So what if the suddenly came wearing the niqab? (face viel) It could, or could NOT be a statement. I tried the Niqab for a few months, and it was all of a sudden, theres no way you can slowly start to cover your face. One day I dropped by my husbands job for lunch and my face was covered.....yes it was a big shocker, but it was MY choice. I loved it, its very private and comfortable...........but unfortunately its way too much pressure living in my area and wearing that, especially because Im hispanic....when I would try to speak spanish to someone Id get this horrified look. So I might wear it again one day if we leave the country.

Ultimately, God knows your intentions reguardless of what anyone says.....If a woman wears a niqab for the sake of God, God will know, if its to make a statement or make a hostile environment, then God will know, and she will be judged. It's not our job.


Quote:
hijab and a burka are totally different things. A hijab is meant to hide the hair and neck, an expression of modesty, which is very religiously important for some Islamic women. To many women, not being able to wear one is like being naked, even though in our Western traditin it seems extreme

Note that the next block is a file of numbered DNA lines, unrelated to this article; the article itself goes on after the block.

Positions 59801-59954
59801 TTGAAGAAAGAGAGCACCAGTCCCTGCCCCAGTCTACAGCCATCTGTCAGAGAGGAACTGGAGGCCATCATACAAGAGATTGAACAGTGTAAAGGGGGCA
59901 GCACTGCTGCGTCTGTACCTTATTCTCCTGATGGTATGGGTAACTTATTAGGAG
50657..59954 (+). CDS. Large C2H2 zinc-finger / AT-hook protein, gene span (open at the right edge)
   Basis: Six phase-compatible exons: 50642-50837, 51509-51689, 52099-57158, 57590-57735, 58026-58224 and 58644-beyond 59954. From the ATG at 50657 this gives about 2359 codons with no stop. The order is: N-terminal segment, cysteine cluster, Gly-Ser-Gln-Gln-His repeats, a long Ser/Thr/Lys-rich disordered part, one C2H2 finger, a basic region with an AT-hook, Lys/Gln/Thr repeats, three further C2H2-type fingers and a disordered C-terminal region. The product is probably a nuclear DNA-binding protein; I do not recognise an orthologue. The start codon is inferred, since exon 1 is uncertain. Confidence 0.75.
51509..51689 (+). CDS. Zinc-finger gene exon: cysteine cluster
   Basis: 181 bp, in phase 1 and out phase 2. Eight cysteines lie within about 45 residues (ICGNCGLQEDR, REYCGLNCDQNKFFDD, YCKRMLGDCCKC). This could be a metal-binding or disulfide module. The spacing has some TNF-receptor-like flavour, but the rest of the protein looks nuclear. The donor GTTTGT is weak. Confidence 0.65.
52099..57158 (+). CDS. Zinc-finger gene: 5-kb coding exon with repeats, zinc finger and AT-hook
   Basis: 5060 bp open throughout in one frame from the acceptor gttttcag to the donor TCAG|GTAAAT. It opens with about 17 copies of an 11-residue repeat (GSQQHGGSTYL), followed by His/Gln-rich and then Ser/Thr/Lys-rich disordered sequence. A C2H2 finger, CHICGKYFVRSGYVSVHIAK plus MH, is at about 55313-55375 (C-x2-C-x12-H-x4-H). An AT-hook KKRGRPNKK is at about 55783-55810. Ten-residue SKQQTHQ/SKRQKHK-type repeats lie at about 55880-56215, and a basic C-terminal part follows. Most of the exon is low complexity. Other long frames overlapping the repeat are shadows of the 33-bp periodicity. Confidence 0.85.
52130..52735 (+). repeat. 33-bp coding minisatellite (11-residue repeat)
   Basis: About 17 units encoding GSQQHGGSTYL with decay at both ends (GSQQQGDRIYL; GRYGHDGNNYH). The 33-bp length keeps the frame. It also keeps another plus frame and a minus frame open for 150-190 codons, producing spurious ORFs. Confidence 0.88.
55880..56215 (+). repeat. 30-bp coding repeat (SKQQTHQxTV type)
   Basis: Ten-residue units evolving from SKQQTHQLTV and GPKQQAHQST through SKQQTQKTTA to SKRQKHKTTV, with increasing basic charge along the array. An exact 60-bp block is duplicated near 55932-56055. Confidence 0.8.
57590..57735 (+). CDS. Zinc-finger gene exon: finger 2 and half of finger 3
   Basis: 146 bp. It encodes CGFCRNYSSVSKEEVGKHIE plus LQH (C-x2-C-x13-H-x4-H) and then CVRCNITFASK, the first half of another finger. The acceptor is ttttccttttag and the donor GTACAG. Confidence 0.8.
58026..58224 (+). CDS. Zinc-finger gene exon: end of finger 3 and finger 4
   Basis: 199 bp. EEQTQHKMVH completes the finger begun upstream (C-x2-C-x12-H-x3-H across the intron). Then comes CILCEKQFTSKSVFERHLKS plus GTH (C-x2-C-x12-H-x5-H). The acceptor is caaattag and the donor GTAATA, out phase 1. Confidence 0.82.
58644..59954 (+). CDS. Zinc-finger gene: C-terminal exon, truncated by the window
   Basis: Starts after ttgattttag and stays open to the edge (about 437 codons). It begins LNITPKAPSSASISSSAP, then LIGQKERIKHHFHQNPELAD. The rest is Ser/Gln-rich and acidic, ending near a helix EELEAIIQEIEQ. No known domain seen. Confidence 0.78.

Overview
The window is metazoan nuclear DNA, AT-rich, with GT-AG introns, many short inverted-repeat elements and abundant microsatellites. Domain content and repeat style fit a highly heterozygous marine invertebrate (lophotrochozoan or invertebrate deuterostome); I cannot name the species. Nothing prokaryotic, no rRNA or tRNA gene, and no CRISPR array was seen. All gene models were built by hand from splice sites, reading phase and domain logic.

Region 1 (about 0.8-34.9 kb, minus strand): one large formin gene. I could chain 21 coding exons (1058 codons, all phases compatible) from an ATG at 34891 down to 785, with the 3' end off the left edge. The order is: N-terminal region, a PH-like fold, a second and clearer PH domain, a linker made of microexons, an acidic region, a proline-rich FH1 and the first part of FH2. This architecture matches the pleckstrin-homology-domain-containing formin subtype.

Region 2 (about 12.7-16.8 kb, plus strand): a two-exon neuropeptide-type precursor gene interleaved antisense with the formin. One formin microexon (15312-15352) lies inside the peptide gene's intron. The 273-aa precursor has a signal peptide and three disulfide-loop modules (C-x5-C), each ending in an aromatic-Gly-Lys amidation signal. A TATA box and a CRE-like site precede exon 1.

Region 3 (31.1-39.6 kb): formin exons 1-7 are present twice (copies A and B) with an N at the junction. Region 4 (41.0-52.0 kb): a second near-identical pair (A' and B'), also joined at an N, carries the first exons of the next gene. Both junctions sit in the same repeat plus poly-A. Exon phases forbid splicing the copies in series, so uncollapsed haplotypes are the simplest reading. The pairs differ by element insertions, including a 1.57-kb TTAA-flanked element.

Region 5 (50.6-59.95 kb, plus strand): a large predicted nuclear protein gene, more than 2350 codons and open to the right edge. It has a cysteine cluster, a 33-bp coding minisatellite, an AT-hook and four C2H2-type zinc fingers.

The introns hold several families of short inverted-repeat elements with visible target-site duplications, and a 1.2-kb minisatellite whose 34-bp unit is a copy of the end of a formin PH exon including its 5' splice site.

Just so U know......
I agree

Just remeber it's One's choice, if a girl sneaks behind her parents back and take soff her hijab, thats her problem, given the parents wouldnt be too happy when they found out.
Even in islam, there is alot of contreversy between women, wether its is mandatory or not, wether Niqab is mandatory or this or that. But the bottom line is what IS IN the Quran. If a woman is forced to do something she doesnt want to, the person forcing her will be judged.

Some infor
Hijab=Head scarfe, where you show ur face
Niqab= face viel, where you show ur eyes
Burka= entire covering , even the eyes.
post #12 of 20
"That is completely wrong, sorry."
Care to elaborate? I'm basing my opinion on many conversations with Islamic women, Persian, Palestinian, Pakistani, etc. And also on taped interviews done by a reporter who spent months in Afghanistan, which I watched several hours of. Even some of the men were of this opinion. Here is the article: http://burr.kent.edu/archives/2003/fall/index.htm